She is a member of another team, however, on this day. She looked over and saw that she was passing Hibbing in a neighboring lane. Or was it?

"Even if it's not, I'm just going to go for it," McDonald thought.

She kept swimming, finished her leg and when she pulled herself out of the water it was Two Harbors now in second with Hibbing trying to make up time on the final leg against one of the strongest freestyle swimmers in the section, Allie Mayfield.

Allie Mayfield. The anchor, one of Two Harbors most decorated swimmers in recent memory. She had already punched her individual ticket to the state meet with second place finishes in both the 500 yard freestyle and the 200 yard individual medley. She had also missed adding a third section title in the IM to her titles in the 500 freestyle by just 17 hundredths of a second. Even more impressive, this is the first year she competed in the IM.

"She was just looking for a change," coach Heather Mayfield said. "Her senior year, she just wanted to go out and have fun."

The senior spent her summer shuttling between North Shore Swim Club in Duluth and the weight room supplementing her swimming regimen and increasing her core strength.

"It was all just in preparation for this meet and going to state," Allie Mayfield said. "Everything that I've ever worked for was going to state."

Allie Mayfield dove in for the final leg of the relay as nervous as she'd ever been. She knew that she had a small lead thanks to McDonald and all that stood in her way between the first THSB relay team to reach state since she was in diapers was two laps. 100 yards.

"I jumped in that water and I gave it all I've got," she said. "I knew I was in a perfect opportunity to get us to state and I just wanted to do that more than anything."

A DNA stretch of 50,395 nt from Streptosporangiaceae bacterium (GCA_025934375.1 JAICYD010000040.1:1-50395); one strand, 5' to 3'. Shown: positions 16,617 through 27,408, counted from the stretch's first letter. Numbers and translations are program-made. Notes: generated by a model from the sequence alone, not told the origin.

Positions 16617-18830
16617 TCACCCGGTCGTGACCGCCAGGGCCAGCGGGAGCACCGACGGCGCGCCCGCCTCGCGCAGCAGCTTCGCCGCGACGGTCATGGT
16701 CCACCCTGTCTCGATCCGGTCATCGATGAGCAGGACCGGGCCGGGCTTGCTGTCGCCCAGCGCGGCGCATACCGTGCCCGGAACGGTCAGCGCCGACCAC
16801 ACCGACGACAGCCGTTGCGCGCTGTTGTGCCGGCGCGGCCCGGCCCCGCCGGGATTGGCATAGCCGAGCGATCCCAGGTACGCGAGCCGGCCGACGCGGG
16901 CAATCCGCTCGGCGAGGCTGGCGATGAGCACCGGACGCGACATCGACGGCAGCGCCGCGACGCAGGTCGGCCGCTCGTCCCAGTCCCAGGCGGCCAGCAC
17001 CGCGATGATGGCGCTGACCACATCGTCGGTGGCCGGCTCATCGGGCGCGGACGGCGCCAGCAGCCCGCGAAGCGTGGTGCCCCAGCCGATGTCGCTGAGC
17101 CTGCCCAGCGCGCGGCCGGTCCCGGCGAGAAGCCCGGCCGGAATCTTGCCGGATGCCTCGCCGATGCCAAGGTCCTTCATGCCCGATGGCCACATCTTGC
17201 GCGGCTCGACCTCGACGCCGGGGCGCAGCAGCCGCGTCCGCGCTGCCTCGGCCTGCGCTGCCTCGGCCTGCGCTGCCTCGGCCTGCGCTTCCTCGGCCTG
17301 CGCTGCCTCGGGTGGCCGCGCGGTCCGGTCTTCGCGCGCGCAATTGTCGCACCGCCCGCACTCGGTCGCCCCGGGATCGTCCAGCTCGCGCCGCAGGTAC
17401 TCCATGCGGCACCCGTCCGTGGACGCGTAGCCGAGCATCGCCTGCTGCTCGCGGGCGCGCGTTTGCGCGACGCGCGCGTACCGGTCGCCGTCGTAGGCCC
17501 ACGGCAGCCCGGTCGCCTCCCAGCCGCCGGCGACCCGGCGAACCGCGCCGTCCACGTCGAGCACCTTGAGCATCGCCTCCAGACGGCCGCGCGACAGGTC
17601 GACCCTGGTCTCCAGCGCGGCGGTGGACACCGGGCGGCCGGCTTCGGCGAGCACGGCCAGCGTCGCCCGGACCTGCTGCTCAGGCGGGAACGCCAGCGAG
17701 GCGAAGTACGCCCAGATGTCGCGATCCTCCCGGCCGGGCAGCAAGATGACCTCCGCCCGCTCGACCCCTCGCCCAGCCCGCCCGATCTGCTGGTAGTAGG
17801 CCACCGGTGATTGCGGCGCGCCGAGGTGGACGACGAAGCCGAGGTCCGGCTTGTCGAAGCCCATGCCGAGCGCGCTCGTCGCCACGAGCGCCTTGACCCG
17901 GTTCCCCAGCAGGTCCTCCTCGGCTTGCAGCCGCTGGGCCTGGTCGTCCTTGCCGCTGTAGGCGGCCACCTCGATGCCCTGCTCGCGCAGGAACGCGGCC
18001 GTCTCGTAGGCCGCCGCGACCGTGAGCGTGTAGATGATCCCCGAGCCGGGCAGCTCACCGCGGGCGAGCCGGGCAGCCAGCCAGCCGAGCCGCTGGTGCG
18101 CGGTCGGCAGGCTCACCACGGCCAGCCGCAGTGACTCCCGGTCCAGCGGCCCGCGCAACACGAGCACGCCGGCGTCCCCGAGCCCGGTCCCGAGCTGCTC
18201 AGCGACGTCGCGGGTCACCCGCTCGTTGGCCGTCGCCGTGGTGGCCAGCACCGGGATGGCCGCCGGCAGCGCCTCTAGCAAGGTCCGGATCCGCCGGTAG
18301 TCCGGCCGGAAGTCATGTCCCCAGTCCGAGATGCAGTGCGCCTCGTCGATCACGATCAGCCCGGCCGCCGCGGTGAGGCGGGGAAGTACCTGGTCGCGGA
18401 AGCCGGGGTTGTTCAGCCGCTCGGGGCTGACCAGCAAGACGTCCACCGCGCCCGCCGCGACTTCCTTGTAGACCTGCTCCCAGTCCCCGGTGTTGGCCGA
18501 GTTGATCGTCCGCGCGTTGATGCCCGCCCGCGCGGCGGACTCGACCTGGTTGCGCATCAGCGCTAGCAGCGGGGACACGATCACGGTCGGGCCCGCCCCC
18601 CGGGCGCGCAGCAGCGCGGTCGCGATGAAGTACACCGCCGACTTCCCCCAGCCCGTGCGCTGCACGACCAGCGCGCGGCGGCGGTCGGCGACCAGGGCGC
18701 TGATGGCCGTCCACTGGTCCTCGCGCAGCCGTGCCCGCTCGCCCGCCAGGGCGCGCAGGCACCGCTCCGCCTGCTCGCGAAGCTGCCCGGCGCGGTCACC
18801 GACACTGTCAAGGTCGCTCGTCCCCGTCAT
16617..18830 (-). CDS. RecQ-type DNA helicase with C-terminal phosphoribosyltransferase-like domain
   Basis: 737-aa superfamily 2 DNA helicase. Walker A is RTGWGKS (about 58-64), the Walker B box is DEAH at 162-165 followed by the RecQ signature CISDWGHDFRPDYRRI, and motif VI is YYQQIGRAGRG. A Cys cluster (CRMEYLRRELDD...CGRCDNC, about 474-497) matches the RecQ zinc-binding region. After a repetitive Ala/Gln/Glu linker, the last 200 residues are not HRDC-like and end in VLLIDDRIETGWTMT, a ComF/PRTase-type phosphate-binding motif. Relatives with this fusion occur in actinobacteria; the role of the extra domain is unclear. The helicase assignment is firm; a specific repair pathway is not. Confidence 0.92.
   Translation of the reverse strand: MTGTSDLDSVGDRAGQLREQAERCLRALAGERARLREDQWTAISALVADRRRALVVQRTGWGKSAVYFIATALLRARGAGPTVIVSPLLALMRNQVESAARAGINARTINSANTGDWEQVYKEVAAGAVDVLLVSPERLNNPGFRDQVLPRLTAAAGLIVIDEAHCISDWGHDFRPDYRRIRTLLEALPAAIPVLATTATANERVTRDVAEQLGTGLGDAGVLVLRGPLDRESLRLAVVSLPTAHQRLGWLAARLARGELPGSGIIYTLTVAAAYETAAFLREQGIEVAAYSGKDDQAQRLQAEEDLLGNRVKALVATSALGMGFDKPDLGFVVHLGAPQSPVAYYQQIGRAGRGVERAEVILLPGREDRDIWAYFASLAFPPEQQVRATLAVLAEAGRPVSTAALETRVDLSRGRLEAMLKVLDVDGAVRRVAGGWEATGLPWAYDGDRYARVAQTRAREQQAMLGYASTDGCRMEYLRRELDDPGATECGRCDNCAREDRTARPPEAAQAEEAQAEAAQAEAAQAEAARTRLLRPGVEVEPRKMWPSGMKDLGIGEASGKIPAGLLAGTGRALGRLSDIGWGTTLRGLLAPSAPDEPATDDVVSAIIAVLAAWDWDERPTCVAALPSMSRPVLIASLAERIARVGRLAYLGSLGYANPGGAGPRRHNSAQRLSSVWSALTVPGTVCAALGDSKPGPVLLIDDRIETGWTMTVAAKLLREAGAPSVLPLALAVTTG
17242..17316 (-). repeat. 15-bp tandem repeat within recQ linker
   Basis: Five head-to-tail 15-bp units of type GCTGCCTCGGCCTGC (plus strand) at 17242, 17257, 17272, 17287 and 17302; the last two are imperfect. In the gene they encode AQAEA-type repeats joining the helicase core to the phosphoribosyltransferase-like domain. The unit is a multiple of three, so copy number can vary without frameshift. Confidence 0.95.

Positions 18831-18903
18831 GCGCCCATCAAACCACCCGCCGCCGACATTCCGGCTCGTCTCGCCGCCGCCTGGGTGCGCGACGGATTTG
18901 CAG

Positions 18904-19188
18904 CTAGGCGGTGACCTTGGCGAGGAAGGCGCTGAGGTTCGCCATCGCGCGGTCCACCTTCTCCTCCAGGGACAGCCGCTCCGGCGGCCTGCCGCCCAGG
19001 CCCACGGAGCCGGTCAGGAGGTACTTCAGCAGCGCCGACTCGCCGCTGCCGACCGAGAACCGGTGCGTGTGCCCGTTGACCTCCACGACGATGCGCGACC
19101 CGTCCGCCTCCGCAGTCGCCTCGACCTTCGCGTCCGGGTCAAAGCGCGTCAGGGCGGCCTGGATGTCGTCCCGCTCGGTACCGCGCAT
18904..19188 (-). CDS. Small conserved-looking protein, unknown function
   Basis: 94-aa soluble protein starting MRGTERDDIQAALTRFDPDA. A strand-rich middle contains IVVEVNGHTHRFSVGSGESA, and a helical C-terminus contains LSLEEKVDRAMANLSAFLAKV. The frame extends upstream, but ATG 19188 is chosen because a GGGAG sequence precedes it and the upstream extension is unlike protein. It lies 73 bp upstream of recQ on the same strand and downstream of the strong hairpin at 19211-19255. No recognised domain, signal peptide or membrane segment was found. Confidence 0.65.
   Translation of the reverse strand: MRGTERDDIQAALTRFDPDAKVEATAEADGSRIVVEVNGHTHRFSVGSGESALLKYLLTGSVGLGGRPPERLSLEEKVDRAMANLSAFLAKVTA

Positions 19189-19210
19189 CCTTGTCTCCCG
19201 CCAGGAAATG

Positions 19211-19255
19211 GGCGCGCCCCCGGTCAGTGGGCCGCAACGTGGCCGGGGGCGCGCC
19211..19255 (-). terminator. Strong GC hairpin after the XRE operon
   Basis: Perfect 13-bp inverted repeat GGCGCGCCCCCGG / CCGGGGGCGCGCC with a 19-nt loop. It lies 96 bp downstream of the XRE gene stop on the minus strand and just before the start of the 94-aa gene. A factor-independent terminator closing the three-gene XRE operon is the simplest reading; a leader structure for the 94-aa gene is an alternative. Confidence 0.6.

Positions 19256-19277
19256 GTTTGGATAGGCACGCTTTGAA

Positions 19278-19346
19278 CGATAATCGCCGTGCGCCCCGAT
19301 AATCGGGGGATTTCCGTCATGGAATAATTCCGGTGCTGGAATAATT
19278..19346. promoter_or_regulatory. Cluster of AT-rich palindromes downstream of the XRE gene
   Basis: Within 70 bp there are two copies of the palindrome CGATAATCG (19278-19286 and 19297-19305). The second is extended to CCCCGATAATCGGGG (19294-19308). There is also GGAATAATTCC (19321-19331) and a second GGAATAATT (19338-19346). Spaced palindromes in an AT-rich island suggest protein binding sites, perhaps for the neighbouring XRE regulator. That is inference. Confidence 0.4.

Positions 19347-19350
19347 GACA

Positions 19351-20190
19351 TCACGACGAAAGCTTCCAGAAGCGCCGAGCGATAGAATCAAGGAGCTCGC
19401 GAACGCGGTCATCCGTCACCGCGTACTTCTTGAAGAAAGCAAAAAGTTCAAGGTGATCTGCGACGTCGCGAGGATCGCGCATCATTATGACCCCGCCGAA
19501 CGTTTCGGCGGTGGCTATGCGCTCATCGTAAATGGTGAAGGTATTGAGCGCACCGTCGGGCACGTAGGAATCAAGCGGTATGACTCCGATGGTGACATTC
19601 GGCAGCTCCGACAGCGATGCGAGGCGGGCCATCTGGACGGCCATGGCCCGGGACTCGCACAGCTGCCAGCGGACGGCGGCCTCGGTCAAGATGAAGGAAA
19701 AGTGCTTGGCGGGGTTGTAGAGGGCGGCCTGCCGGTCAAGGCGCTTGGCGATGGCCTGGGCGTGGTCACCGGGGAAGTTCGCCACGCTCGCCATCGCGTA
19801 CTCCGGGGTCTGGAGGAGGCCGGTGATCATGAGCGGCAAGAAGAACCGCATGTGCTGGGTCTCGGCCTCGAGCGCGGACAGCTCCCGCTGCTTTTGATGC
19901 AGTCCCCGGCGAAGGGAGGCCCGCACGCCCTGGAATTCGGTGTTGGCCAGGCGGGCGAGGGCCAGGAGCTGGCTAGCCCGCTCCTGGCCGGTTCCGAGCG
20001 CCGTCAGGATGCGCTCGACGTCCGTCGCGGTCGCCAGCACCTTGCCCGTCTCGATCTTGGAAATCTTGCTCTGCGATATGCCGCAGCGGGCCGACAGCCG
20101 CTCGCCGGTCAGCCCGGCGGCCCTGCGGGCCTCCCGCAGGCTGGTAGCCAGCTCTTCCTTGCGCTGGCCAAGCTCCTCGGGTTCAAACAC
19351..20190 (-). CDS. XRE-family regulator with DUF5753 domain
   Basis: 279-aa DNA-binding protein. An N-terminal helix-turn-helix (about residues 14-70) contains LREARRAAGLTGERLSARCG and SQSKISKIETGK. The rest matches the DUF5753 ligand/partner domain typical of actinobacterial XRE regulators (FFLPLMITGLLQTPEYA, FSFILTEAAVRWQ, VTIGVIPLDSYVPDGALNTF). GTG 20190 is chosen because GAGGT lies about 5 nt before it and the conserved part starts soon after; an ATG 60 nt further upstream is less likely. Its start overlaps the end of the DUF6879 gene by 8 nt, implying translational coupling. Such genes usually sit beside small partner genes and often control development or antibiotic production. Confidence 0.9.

Allie Mayfield touched the wall, a full second before Hibbing, qualifying them for state and a deafening cheer coming up from the Two Harbors faithful at the pool that day. Heather Mayfield said all the coaches from the other teams at the meet congratulated her and even Grand Rapids coach Jerry Casey congratulated her after tracking the meet online.

The second place finish didn't quite push them over the hump to take the section title from Hibbing, but the 400 relay team was going to state. For the first time since the 90s, a relay team from Two Harbors was going to the state meet in Minneapolis.

"I think that's what's been our goal since I started coach," Heather Mayfield said. "They've been fighting since 2010 and they're always so close. That was the most incredible moment of my coaching experience, to finally get that relay to state."

Four seniors, working together and seizing the moment in their final opportunity to go to Minneapolis as a team. Mayfield said the fact they are all seniors makes this trip to state even more special.

"They know each other well and it just clicked," Heather Mayfield said. "All year, if I switched it up and put somebody else in there it just didn't seem like it meshed quite perfectly. These four girls just clicked and it worked."

Jamey Malcomb

Jamey Malcomb has been a reporter for the Pine Journal since October 2018. He previously worked as a reporter for the Lake County News-Chronicle from 2015-2018. Malcomb is a native of North Carolina and holds a bachelor's degree in English and history from the George Washington University and a master's degree in education from George Mason University in Fairfax, Va. Malcomb moved to Minnesota in July 2012 and worked as a sports clerk and news assistant at the Duluth News Tribune. 

(218) 355-8868